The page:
any of us have had the misfortune of finding out the hard way why regular backups are so important. Once upon a time you could backup your hard drive to floppy disks, sure it wasn't the easiest thing but a tape backup unit cost a fortune. But times have changed -- you simply can't backup today's large hard drives to those 1.4 meg floppy diskettes anymore. So today we are left with two basic choices; a zip disk (or something of that flavor), or a full fledged tape backup unit. If you only want to backup then I recommend simply getting a tape backup unit.
If you choose a tape backup unit you will definitely need special software, and if you choose a ZIP drive you will probably want something that handles the Extended Attributes that OS/2 keeps for each file. One of these many software options is Seagate Backup Exec for OS/2, which handles both jobs.
The tape backup unit that I own is a Iomega Ditto 3200 with a parallel interface. In the past I have gone through two other tape backup software packages; Arcada Backup for OS/2 (Which has since been bought out by Seagate), and BackMaster 2.0. I was very happy with Arcada Backup until Warp 4 came along and Arcada backup wouldn't help in an emergency restore situation. I went and purchased BackMaster 2.0 and I only had problems with it. I didn't like the software itself, and when I had to do an emergency restore I ran into too many problems. Technical support wasn't very helpful either.
After much consideration I choose to get Seagate Backup Exec for OS/2. I chose this package first and foremost because I knew it would work (Arcada Backup worked!). Secondly I really like its interface (GIF, 6.9k).
Seagate Backup Exec looks just like any OS/2 folder and is all just a case of dragging and dropping the backup definition onto the backup device. Okay, the first time you Seagate Backup it can be little more difficult then that; you have to choose what files to backup and make a few other small decisions regarding the type of backup you want. However after you have made a definition you're happy with, drag and drop is all that's left to making your daily backups. You can create as many backup definitions as you like, but I suspect most of you would simply want and need one backup definition.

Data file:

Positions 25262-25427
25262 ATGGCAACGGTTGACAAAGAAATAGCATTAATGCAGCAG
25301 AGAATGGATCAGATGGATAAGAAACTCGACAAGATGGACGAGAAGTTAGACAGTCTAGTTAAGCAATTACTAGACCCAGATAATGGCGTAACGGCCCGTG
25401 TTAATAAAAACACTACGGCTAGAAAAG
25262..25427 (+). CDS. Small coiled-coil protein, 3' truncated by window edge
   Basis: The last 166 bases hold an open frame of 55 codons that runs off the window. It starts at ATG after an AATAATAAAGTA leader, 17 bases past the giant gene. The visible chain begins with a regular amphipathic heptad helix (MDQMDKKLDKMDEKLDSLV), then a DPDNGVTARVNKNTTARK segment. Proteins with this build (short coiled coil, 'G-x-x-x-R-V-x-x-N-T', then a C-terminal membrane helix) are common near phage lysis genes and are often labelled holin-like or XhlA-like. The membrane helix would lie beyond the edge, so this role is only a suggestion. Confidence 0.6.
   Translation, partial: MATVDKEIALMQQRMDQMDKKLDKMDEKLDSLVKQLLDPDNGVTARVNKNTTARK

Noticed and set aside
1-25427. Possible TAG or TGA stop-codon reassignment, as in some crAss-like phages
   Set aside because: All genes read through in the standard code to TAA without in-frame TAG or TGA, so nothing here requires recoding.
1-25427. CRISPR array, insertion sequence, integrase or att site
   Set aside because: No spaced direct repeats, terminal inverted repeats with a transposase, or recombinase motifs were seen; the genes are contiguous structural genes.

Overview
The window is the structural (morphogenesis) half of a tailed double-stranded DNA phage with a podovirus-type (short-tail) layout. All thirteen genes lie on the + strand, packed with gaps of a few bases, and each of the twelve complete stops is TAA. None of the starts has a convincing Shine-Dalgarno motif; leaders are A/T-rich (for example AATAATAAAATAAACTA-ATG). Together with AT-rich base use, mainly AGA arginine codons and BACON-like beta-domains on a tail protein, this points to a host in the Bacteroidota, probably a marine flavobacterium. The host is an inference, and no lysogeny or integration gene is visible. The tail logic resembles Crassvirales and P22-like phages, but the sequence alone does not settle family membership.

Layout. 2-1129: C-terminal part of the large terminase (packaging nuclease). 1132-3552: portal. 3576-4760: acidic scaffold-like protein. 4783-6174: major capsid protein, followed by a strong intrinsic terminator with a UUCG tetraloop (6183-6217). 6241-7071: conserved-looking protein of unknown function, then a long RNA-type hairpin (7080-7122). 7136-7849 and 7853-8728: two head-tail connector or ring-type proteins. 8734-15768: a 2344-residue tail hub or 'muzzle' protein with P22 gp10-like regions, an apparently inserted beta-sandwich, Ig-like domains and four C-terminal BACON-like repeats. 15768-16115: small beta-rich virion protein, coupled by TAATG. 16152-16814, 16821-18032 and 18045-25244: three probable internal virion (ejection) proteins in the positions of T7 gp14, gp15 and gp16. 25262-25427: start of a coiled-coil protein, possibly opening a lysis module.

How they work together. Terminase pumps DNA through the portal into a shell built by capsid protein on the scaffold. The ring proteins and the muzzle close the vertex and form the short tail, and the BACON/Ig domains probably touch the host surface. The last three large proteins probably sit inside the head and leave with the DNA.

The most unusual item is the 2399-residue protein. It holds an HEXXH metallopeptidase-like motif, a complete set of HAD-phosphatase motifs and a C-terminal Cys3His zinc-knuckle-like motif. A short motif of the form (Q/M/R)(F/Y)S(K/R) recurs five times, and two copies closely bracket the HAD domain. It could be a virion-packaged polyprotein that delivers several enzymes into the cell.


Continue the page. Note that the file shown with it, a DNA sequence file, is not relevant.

The next thing I really like is the way file selection (GIF, 26.1k) works. You have the option of choosing what to backup by drive, directory, or individual file. This is pretty standard and simple so there is no real point on elaborating on it. However, the feature I most like is when you select the whole drive and then deselect a few individual directories of files (like Netscape's cache), later when you create new directories or files they are still automatically backed up. If you don't select a whole drive but select individual directories or files, then no new items are backed up. Of course you can also select what files to back up by filer (e.g. *.exe). I have also found the time estimates it gives to be remarkably accurate, but when they were off they were usually slightly high rather than low.
One more crucial feature that, due to circumstances, I can say works well, is the emergency restore utility. It includes many of the regular features, plus the ability to format a drive if needed and FDisk partitions as well. Yet a couple of days after I installed Seagate Backup Exec, my OS/2 system went on the blitz. I thought I could relax; I had a two day old backup and no crucial data which I couldn't get back. However I was in for a surprise: my Emergency restore diskettes were, in effect, no good. It turned out that I was using a beta driver from IBM, which evidently contained a couple of bugs. I had to install a fresh copy of OS/2, create new emergency restore diskettes (without using the beta driver), and only then was I able to do a emergency restore and wipe out my fresh install. The moral of this story is, of course, to check and make sure YOUR emergency restore diskettes actually work.
Seagate Backup Exec for OS/2 supports both incremental (files changed since last backup) and differential (files changed since last FULL backup) backups. It also includes security on Backup sets, and of course verification of the backup. Seagate Backup Exec for OS/2 can support SCSI, IDE, and many external Tape Drives, but for a full listing of all supported devices see Seagate Software's web page.
Seagate Backup Exec 3.0
Noah Sumner is a member of TeamOS/2 and the Toronto OS/2 Users Group.
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